In 33 years in the newspaper business, I made plenty of mistakes, but I was never fired over a mistake. I also dealt with a good number of mistakes made by reporters and editors who worked for me, but I never fired anyone solely because of a reporting or editing error.
It is the nature of the news, that "first draft of history," that mistakes are made in the rush to get the news out quickly (and before competitors beat you to it). Most of the errors are inconsequential. Sometimes the errors are substantial, and occasionally (rarely), they are egregious. Once the newspaper is printed and out the door, or the news is broadcast on radio or TV or posted on a website, you can't take it back. You can't "unring the bell." The best you can do is correct the error and apologize. As a newspaper editor, I adopted a practice of trying to make the correction as visible and prominent as the error. A front page error got a front-page correction. An inside error got an inside correction. You adopt a protocol for limiting errors, especially significant errors. Editors need to read carefully and ask questions: Is this address correct? Did you doublecheck that name? Did you give (the accused party) a chance to comment? Do you have this (explosive) quote on tape? How do you know this is factual?
Still, errors happen. It's the nature of the business.
Because errors are so common, it's surprising that a respected Associated Press reporter in Richmond would be fired, along with two editors, because of an error. The error, claiming that a gubernatorial candidate had lied to an investigator, was egregious, but it was quickly corrected, and, in the broad scheme of things, didn't amount to much. It was, perhaps, the equivalent of reports that Lyndon Johnson had also been shot on Nov. 22, 1963, or that Jim Brady had died from a gunshot in the 1981 Reagan assassination attempt. Neither was true.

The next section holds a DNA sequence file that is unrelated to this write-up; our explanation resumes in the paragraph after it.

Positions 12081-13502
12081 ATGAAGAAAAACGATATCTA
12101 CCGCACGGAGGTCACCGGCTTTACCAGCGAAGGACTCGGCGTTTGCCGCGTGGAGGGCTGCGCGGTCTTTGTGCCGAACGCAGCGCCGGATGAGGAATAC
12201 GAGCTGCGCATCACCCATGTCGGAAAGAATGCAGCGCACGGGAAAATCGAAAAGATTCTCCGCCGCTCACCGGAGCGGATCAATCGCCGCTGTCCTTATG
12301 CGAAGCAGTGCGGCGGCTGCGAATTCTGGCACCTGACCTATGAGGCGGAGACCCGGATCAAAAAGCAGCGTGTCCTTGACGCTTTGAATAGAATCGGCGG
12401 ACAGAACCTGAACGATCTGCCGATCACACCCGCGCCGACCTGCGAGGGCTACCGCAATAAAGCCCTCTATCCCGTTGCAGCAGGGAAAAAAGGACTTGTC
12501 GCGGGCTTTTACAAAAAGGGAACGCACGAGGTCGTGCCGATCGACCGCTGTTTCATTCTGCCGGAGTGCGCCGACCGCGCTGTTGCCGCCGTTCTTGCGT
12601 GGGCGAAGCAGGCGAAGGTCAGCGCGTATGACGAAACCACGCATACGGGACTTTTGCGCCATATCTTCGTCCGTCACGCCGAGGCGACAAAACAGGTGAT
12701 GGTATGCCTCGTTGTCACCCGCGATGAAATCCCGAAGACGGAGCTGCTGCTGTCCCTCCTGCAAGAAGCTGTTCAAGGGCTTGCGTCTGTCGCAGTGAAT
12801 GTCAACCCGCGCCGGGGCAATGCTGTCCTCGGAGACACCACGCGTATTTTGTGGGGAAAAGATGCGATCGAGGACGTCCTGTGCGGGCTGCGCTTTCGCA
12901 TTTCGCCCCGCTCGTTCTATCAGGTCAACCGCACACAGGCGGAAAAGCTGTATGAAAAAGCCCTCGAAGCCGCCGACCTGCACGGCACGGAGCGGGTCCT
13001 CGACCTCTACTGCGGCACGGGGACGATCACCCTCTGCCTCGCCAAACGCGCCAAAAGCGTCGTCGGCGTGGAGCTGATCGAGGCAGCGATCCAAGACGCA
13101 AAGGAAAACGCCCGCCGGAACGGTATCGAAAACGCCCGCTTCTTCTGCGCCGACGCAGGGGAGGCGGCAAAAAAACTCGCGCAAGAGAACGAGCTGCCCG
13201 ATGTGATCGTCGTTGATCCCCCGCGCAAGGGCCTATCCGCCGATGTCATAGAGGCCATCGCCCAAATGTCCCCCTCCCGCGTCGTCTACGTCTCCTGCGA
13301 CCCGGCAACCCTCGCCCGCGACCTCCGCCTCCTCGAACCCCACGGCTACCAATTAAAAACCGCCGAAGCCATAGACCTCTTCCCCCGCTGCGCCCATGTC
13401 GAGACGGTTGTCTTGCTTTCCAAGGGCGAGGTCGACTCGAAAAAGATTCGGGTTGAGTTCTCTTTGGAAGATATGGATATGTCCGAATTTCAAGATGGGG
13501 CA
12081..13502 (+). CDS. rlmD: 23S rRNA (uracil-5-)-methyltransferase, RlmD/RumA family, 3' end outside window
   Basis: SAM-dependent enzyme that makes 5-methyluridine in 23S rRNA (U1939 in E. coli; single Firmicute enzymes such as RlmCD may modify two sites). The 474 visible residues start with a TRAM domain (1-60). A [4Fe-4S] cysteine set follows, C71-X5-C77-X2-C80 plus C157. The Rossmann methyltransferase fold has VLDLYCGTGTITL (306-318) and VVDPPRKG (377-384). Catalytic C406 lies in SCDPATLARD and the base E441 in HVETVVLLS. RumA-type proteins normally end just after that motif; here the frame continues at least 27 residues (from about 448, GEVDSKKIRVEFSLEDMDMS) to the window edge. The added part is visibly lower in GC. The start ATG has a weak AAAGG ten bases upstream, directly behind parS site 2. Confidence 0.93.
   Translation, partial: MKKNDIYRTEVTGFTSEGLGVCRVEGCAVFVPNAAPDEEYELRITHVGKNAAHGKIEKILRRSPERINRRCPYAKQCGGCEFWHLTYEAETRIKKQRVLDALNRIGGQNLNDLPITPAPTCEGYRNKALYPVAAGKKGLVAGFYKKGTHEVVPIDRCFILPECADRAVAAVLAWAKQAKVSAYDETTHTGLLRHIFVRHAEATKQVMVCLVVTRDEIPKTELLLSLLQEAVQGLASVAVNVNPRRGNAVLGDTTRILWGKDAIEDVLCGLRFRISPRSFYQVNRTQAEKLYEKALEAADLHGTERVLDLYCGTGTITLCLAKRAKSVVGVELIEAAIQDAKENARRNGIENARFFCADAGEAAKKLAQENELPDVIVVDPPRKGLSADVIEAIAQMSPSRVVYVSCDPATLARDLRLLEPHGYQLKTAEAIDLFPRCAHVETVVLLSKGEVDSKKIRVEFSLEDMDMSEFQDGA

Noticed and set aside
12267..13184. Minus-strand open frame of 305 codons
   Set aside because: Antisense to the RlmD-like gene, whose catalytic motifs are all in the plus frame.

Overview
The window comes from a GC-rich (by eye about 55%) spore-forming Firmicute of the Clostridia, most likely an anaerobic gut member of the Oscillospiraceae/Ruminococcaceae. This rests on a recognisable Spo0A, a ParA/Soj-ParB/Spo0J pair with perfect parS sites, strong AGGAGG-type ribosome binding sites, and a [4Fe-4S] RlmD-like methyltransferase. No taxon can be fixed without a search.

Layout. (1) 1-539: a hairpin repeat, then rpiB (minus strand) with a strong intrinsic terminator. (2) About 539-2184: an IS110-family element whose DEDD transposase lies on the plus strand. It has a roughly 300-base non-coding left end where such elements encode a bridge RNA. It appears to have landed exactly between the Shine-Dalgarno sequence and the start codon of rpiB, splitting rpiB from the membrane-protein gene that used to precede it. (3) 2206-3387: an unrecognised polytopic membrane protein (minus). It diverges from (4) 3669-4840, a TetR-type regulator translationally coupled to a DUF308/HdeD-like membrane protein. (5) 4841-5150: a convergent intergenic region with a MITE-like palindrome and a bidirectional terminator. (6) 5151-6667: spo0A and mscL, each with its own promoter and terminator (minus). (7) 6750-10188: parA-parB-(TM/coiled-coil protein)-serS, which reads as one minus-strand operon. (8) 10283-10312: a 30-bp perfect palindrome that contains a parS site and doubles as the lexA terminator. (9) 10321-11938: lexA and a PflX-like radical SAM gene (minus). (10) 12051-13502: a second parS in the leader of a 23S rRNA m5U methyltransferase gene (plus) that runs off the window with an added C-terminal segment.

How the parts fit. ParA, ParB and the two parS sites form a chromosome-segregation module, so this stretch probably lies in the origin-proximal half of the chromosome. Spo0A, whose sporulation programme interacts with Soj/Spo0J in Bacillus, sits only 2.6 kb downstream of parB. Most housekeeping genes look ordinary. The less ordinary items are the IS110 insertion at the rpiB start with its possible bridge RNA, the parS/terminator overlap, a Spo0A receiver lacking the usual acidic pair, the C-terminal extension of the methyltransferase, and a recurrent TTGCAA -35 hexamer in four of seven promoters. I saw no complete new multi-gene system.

AP reporter Bob Lewis' mistake could have been avoided by more cautious reporting, fact-checking and editing. His mistake was one of those things that fall through the cracks and can't be readily explained after the fact. Was his mistake and two editors' failure to demand documentation so egregious that all three should be canned? Most Virginia politicians and many AP employees seem to think not. The mistakes were serious enough to be punishable, no doubt. A suspension or a written warning would have been more acceptable and probably sufficient to avoid further missteps.
Because the error was not deliberate and was, in some sense, understandable, a lesser punishment would be more appropriate. The Associated Press, which has maintained high standards of performance and accuracy for generations, is sensitive to the lack of respect journalists hold in the public's mind. An overly severe punishment is unlikely to raise the level of public respect.
Lewis had earned the respect of Virginia politicians (no easy feat for a reporter) of both parties, but his reporting career might be over because of what apparently is his first serious reporting error. Few organizations will be willing to hire him after the publicity this incident has generated. Because of AP's firing, more than his own mistake, Lewis is damaged goods. Lewis' only hope may be an appeal of AP's action and his hope to be reinstated, chastened but still skilled, knowledgeable and respected.